• Eat healthy snacks, such as carrots or frozen grapes (Some honesty here: I didn't always do so well with this one due to this pesky sweet tooth I developed once I could taste my food again. The good news is that as my quit felt more secure my eating wasn't as erratic.)
  • Protect your quit at all costs by avoiding situations that are high-risk for you, especially in the early part of the quit (e.g., other smokers, alcohol, etc.).
  • Make a plan for handling cravings when around temptation. Do not enter potentially difficult situations without a plan.
  • Remind yourself that it's going to be okay - time is your friend as you relearn every aspect of daily life.
  • Keep a journal to record your journey and it's easier to see how far you have come (It gave me perspective at times when I needed to remember that I may not be where I want to be but I'm most certainly not where I used to be.).
  • Reward yourself for the small accomplishments and the larger milestones (this doesn't' have to involve spending money).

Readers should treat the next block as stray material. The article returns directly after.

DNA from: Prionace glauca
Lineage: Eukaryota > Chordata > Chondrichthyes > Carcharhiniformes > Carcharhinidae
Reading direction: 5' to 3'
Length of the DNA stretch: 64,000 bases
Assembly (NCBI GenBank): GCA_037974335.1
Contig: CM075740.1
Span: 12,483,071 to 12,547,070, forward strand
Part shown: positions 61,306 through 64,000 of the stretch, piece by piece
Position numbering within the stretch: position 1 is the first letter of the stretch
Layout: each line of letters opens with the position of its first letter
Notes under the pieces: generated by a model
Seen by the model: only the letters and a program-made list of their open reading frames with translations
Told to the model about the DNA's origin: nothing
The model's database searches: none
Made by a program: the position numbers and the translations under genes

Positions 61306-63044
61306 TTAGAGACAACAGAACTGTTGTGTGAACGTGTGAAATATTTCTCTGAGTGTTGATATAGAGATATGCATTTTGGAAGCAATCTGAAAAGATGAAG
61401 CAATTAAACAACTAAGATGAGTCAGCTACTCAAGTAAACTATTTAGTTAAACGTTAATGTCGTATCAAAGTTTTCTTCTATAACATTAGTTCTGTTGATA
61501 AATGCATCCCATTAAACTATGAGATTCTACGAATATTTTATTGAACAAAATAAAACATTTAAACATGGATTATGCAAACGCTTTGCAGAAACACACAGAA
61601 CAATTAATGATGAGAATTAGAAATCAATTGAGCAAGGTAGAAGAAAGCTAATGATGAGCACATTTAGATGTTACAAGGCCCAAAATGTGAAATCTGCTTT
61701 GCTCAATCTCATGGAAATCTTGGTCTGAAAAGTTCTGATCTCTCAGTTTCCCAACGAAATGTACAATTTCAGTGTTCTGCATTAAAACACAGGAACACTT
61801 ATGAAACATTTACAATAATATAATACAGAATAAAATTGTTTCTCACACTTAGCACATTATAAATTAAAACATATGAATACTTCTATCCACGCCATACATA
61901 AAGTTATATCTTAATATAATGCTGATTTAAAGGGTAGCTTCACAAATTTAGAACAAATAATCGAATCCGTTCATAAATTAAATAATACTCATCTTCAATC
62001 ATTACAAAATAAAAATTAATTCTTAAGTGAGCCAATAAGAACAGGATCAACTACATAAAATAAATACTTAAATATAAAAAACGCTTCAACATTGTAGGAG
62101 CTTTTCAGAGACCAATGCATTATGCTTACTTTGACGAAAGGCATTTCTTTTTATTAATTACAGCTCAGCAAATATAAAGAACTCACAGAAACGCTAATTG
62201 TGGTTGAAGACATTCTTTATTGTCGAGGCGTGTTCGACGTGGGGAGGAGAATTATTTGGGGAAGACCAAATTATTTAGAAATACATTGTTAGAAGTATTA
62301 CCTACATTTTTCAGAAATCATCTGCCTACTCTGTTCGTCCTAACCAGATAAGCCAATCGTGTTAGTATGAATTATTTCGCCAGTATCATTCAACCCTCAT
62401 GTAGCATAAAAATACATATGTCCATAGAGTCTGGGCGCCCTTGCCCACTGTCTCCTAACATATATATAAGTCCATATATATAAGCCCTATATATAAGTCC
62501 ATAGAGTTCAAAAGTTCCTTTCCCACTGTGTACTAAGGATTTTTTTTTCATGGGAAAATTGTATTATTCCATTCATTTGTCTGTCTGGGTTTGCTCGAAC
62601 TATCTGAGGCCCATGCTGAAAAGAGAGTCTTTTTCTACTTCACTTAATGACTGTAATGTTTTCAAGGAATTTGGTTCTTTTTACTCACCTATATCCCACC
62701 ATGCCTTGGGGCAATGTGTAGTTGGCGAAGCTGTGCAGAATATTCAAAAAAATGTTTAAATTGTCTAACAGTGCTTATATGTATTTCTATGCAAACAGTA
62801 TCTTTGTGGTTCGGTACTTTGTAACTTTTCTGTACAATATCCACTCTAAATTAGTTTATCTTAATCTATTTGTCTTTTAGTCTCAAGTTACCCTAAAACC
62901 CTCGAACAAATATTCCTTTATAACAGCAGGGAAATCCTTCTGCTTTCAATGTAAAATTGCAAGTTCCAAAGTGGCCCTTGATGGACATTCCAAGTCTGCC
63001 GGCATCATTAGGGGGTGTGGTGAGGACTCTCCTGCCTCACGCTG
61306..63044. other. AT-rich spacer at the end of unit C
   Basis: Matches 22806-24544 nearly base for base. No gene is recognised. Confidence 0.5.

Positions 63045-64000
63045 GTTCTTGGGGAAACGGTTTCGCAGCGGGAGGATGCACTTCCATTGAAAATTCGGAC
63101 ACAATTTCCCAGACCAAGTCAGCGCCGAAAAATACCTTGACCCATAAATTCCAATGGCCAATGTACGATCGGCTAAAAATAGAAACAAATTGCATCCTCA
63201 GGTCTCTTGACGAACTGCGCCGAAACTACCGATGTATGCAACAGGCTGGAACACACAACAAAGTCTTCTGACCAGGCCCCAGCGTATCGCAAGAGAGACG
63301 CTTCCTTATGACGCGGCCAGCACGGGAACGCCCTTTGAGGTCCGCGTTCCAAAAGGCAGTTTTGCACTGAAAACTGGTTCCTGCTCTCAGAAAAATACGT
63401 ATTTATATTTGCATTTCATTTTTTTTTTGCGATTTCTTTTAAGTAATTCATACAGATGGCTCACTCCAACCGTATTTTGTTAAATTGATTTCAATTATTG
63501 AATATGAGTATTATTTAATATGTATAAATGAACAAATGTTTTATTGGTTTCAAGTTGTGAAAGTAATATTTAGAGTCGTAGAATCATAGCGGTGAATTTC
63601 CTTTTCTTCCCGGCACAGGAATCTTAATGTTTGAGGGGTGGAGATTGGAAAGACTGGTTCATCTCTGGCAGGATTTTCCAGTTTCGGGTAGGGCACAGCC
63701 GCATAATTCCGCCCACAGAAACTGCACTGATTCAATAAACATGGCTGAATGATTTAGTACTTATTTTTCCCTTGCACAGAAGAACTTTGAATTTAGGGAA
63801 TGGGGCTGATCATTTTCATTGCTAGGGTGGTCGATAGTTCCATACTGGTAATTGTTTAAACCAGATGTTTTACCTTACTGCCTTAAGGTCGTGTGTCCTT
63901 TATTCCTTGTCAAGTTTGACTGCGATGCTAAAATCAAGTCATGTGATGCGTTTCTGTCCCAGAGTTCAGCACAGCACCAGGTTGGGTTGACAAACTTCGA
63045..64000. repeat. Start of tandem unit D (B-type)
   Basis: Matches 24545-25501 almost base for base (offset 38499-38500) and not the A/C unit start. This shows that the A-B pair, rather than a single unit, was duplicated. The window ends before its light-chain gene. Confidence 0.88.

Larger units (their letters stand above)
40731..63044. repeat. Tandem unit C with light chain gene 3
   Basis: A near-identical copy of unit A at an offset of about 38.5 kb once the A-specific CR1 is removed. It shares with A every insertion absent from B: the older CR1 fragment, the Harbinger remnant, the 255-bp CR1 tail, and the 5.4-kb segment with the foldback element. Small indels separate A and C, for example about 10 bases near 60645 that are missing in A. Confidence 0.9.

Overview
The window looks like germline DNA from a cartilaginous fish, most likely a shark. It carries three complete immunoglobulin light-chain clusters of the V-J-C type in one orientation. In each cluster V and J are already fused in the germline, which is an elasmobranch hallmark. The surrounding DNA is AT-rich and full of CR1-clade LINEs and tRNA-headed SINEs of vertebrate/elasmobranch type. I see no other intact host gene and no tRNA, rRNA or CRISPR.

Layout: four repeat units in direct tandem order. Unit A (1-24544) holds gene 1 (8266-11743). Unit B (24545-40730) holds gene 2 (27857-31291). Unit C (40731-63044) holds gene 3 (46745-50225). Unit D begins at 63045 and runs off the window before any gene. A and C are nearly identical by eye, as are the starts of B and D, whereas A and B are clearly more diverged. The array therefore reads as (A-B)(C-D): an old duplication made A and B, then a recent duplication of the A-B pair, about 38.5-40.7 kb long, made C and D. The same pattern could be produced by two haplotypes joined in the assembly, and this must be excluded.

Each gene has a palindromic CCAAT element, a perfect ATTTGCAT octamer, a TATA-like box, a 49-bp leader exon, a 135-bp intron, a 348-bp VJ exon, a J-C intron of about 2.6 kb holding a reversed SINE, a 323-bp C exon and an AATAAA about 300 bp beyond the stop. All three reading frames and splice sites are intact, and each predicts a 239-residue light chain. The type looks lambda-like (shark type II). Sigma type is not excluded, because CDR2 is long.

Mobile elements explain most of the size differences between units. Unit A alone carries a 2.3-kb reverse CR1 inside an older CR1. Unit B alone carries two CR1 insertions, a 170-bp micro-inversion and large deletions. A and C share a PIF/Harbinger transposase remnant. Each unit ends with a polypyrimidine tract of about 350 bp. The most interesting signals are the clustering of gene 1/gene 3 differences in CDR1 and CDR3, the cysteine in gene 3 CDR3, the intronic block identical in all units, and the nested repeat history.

• Exercise - go for walks, join a gym, just keep moving.
  • Accept and tell yourself (that self-talk we have to turn from negative to positive) that the craving is actually a sign of healing and they will occur less frequently and with less intensity as the smoke-free days add up.
  • Deep breathing -- take 4-5 deep breaths -- fill up your diaphragm and and make your tummy stick out.
  • As ModLisa says: "When in doubt go to sleep". 
  • As ModMic says: "SOME DAYS, IT IS ENOUGH THAT YOU JUST DON'T SMOKE. Some days are crappy from beginning to end, and you can kick, scream, cry, punch something, bite someone's head off...if you did not smoke, you win and a little more healing happened".
  • Visualize a craving like a wave washing over you. The tide does leave. 
  • Tell yourself four things: (1) Smoking is no longer an option regardless of what life throws your way; (2) I am worthy of freedom from this addiction; (3) I can. I will. End of story; and (4) I am stronger than this challenge and this challenge is making me stronger.
In reply toRe: msg 17

From: IainZAR


Hello to the January 2020 Quitters.

What a good day, and what a good idea, you've decided to be the real you, free from smoking. Amazing. Just wanted to pop in and say hi and send my support. I'm a January 2019 quitter and happier every day I'm smoke free. It's hard, but most definitely gets better.

Use this forum and get in touch, there are lots of amazing people here willing to share and provide support. Keep strong and stick to what you've decided. Cheers from sunny africa!

  • Edited January 4, 2020 5:38 am  by  IainZAR